‘Shortfalls’ in the UK government’s approach to infrastructure policy and investment risk ‘holding back’ efforts to shift the UK to a net zero carbon economy, says a new report by think tank Green Alliance.
With the UK’s National Infrastructure Strategy due to be published, which will set the UK’s priorities and provide visibility for investors, a new ‘net zero aligned approach’ would support economic recovery from Covid-19 and create jobs and avoid ‘saddling taxpayers and communities with unsuitable infrastructure that worsens climate change’, the report states.
It also says people will also benefit from warmer homes, cheaper energy bills, longer lasting products, and healthier and greener neighbourhoods.
To cut carbon and restore nature at the rate necessary, some sectors and activities will have to be expanded and recognised as ‘important national infrastructure’, the study says.
This isn’t a ‘nice to have’, it will generate much needed new jobs in the short term and prove to be essential in building a more prosperous UK economy which is resilient to future crises over the long term.
These include circular economy systems that allow product reuse, remanufacturing and high quality recycling, to reduce the climate and resource impact of products, and natural infrastructure, like woodland and green spaces, needed to store much more carbon from the atmosphere.
So far, these sectors have not been ‘effectively addressed by the National Infrastructure Commission’, which advises government, the Green Alliance says.
They are not tracked by the Infrastructure and Projects Authority, nor is there a ‘comprehensive assessment’ of existing infrastructure and future needs, it adds.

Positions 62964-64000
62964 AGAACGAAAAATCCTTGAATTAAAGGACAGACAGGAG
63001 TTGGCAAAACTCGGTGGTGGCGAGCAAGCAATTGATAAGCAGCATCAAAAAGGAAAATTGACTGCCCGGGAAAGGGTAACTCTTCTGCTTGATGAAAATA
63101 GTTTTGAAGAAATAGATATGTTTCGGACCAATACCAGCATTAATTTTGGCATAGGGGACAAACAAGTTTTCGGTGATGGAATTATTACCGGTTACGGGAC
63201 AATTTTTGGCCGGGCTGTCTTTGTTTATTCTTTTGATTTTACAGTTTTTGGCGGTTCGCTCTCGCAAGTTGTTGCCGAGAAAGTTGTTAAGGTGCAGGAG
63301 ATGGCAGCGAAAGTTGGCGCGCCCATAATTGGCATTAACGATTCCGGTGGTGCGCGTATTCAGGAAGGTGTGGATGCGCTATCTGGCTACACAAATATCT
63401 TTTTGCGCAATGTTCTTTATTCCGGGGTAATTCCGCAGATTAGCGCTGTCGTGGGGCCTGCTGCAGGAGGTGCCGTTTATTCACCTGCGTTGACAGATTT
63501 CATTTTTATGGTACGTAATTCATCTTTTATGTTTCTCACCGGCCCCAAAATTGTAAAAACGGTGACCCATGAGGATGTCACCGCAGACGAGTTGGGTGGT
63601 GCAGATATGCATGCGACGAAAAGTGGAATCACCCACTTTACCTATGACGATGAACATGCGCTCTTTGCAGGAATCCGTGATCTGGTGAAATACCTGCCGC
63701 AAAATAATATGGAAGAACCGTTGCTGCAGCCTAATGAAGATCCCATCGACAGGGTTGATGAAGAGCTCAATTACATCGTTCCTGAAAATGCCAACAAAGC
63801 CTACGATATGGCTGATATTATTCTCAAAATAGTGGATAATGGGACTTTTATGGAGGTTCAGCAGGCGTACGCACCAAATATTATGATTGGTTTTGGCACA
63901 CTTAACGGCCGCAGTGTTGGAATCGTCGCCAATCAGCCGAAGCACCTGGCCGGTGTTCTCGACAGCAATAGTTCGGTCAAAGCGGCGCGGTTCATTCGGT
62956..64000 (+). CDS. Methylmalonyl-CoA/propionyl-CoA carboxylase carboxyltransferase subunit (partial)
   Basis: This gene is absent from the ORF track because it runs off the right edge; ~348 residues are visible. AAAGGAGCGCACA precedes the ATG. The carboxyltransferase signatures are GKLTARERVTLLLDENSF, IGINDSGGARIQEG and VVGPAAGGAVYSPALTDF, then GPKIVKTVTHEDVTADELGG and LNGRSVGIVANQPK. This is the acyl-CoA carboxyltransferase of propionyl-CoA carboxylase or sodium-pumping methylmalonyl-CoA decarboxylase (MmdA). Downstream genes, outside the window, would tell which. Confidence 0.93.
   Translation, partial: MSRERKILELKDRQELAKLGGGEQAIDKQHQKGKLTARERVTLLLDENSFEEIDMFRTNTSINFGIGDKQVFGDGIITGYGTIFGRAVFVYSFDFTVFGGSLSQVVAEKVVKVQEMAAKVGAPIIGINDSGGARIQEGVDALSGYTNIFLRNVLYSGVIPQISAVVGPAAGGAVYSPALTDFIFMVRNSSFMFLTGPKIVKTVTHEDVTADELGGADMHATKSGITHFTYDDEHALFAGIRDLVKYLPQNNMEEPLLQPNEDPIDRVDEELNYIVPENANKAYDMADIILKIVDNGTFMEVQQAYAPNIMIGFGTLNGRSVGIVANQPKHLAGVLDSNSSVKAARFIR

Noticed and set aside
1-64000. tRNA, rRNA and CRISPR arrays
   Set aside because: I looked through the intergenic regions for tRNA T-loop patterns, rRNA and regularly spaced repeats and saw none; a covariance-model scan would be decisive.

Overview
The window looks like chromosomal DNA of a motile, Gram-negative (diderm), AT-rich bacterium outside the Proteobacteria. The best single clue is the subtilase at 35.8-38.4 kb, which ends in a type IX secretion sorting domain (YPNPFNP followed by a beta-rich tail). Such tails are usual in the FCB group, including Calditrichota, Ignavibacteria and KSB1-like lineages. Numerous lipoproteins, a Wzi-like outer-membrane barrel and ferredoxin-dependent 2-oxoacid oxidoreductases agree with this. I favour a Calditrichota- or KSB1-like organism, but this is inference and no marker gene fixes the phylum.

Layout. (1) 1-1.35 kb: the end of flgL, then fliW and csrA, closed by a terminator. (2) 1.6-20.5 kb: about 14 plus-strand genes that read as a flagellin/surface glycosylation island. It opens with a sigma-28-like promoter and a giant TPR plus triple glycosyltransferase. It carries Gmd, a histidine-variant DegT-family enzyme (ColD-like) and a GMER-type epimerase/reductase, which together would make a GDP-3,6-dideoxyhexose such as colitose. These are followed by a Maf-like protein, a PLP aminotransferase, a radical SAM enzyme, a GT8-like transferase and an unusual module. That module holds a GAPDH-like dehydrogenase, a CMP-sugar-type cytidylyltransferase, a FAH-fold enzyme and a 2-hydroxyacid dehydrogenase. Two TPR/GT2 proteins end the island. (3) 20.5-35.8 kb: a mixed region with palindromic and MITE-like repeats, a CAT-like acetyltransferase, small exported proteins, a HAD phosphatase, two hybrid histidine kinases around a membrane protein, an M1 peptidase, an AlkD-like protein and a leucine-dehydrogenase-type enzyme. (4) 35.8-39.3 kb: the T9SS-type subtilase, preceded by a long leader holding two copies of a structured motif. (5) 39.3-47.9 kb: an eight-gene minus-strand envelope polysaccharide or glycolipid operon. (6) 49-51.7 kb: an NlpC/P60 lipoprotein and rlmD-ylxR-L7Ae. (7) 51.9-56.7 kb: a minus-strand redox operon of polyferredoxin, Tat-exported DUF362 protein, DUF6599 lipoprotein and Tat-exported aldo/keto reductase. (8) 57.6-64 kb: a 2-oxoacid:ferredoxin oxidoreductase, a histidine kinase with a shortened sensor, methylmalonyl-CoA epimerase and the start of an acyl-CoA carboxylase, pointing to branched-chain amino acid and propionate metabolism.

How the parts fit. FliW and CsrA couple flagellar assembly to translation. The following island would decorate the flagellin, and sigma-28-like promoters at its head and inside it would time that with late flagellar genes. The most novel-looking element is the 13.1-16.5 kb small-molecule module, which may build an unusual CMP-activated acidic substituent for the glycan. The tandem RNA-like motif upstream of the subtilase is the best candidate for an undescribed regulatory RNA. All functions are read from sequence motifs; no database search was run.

Gaps in investment
Infrastructure challenges are also exacerbated by major gaps in public investment, the report found.
Green Alliance estimates that there is a £11.4 billion gap in investment for net zero in the current financial year across transport, buildings, circular economy and natural infrastructure. And this gap is projected to grow in 2021-22 and subsequent years to reach £13.5 billion per year.
Meanwhile, without a ‘net zero test’ applied to all government decisions, policy and investment will continue to promote high carbon, environmentally damaging economic activity long into the future, like with support for new roads, waste incineration facilities and housing built to poor energy efficiency standards.
For a ‘robust long term economic recovery’, net zero compatible infrastructure should be scaled up quickly. This, the report says, could help create over a million much needed jobs across the country over the next decade.
Net zero aligned approach
The report sets out the ground rules for a new ‘net zero aligned approach’ to infrastructure addressing the challenges identified. Alongside a ‘net zero test’ for all infrastructure decisions and new public investment for key sectors in the forthcoming spending review, the report calls for the government to carry out an urgent stocktake of the infrastructure that has been overlooked, so that existing capacity and future needs for net zero are fully understood.
Caterina Brandmayr, head of climate policy at Green Alliance, said: “Infrastructure is the backbone of our economy and society. Decisions taken now will govern all of our choices for decades to come and determine how green our society can be.
“This isn’t a ‘nice to have’, it will generate much needed new jobs in the short term and prove to be essential in building a more prosperous UK economy which is resilient to future crises over the long term.”